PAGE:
The Big Island of Hawai’i is world-renowned for its Kona coffee, but today Kāʻanapali Coffee, grown in the West Maui Mountains, is the largest commercial coffee production in the United States. The variety of Arabica coffee beans seduce your scenes and demand a second cup. West Maui has more than 50 coffee estates just a short drive away from the Kāʻanapali Beach Resort.

Hawai’ian shave Ice today can include various syrups. Photo courtesy of Jen Russovia.

The following hot, but pleasant afternoon, I strolled through the Ka’anapali Beach Resort, and noticed a small structure serving shave ice. Yes, shave, not shaved. The line was long, but well worth the wait for shave ice has long been my favorite refreshing snack throughout Hawai’i. Connected to Hawai’i’s agricultural past with the advent of plantations, workers used to have only Sundays off from a week of labor, and would carry blocks of ice, sweetened with pineapples and sugar canes syrups from which they had planted.

More on Hawaiian History, Food and Culture

In Hawai’i our diversity defines us, rather than divides us.

— Former Governor Neil Abercrombie

The death of Captain Cook at Kealakekua Bay, Hawai’i, (1779), stabbed in the neck by an islander due to Cook’s attempted kidnap of Kalaniʻōpuʻu, the ruling chief (aliʻi nui) of the Island of Hawai’i, in exchange for a stolen longboat. The British retaliated by slaughtering 30 Hawaiians. The painting is courtesy of John Webber, the official voyage artist and eyewitness, now listed under imminent domain.

When British Captain James Cook and crew first arrived in what is today’s Hawaiian Islands (circa 1778) he found a civilization of strong, healthy, and statuesque people; a population believed to have typical life spans as high as 70 or 80-years-old, with the British only making it to 40 or 50. Cook noted that he came in contact with the oldest people he had ever seen, some thought to be around 100-years-old. According to archaeological research by Dr. George Kanahele: The traditional Hawaiian diet was one of the best in the world. It was a simple, high starch, high fiber, low saturated fat, low sodium and low cholesterol diet which focused on taro, poi, yams, breadfruit, greens, seaweed, fruit, and small amounts of fish.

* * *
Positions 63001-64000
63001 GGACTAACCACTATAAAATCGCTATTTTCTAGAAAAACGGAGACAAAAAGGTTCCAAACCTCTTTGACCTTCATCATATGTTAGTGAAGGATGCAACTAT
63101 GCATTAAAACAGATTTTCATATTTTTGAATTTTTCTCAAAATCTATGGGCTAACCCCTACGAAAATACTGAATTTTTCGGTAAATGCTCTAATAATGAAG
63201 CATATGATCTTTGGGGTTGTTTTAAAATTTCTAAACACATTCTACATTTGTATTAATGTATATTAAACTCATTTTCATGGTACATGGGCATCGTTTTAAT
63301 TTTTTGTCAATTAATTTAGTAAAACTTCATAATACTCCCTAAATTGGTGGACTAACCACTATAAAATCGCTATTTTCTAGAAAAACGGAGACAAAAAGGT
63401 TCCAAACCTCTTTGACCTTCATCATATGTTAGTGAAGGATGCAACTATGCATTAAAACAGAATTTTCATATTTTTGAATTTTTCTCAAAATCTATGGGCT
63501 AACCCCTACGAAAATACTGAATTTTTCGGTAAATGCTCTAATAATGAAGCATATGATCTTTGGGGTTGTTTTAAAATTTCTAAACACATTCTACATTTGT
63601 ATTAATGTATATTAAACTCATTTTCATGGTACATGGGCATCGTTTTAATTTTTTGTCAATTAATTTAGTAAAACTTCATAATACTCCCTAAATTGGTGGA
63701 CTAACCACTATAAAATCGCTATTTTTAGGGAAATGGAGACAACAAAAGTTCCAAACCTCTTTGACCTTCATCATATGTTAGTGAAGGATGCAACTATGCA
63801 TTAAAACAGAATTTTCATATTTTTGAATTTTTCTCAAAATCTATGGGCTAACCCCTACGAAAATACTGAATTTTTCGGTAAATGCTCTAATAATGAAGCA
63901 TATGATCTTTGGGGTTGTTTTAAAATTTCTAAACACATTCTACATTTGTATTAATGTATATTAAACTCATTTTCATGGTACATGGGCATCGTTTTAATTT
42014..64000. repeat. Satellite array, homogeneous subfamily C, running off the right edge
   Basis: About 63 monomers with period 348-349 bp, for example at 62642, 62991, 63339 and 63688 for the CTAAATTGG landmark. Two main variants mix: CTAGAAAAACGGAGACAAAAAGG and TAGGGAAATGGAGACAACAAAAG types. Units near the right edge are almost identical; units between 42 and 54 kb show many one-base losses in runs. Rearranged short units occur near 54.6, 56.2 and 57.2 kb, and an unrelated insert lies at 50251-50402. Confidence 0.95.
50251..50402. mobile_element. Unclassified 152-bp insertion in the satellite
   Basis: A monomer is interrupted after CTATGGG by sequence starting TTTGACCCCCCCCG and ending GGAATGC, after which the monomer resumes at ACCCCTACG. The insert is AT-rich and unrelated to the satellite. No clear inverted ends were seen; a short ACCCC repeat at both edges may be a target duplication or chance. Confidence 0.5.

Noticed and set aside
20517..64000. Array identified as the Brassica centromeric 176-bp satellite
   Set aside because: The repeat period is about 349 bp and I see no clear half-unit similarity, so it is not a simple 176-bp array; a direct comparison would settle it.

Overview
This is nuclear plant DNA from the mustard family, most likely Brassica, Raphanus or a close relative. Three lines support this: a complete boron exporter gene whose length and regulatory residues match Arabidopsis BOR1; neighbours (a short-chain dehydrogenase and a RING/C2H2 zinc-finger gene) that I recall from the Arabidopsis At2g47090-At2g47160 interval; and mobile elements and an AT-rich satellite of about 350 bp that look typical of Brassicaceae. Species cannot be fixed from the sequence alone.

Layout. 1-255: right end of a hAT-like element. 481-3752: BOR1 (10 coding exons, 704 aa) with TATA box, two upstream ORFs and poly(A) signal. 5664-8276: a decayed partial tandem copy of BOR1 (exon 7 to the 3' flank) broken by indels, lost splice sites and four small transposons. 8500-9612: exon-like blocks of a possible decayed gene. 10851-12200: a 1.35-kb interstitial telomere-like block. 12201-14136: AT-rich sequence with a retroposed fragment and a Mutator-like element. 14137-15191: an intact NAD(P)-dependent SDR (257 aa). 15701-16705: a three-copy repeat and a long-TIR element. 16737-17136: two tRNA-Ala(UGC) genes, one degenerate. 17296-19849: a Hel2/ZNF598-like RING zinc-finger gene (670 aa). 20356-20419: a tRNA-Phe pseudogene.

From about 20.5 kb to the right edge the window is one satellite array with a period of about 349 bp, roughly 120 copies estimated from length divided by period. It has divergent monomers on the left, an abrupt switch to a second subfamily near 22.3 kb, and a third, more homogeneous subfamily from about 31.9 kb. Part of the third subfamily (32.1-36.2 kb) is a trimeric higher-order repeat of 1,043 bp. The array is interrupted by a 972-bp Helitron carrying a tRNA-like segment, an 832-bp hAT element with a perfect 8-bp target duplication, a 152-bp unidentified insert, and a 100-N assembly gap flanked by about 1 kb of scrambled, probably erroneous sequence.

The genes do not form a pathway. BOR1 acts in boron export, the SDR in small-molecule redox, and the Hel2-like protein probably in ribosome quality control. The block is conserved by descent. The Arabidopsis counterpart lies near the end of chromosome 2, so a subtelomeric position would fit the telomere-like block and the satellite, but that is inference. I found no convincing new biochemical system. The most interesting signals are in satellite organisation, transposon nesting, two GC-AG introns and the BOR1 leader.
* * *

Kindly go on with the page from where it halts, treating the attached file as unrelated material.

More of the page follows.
Centrally located in the Pacific and accessible to harbors like Honolulu, Lahaina, and Hilo, made Hawai’i an ideal center for Pacific whaling. Supplies, firewood, and agricultural products contributed to Hawai’i ‘s status as one of the most visited of all the island groups in the Pacific. Illustration courtesy of nps.gov.

In a past culinary press trip to Hawai’i, I recall a representative from Kaua’i informing me that there was virtually no indication of obesity prior to the British and Euro-American invasions. But obesity would soon arrive by way of food items from grizzled New England whalers, strict protestant missionaries and unscrupulous plantation owners. They also brought European diseases in which native Hawaiians had no immunity, killing 90% of the population. In the Marquesas Islands alone, it is believed that 98% of its people perished due to various pandemics. It is a tragic story that existed throughout the New World’s Columbian Exchange, a tragedy which history often prefers not to mention.

Chinese contract laborers on a Hawai’i sugar plantation. Courtesy Hawaii State Archives/Wikimedia Commons.

As foreign plantation owners began building their own empires with factories for sugar cane and pineapples — both imported today — the population had been decimated to such an extreme that the money-mad owners scoured the globe for much needed workers. And the new workers migrated by the thousands, primarily from Japan, China, the Philippines and Korea. Portuguese paniolos (cowboys) arrived in the islands after Captain George Vancouver — one of Cooks’ first mates on his final voyage, along with William Bligh of HMS Bounty fame — gifted six cows and a bull to King Kamehameha I in 1798. Kamehameha created a 400-acre pasture and issued a kapu (forbidden) on killing cattle so that they could grow in numbers, leading to approximately 25,000 wild cattle. The experienced Portuguese paniolos taught Hawaiians how to run a ranch, and also introduced the Malasada donut to the islanders.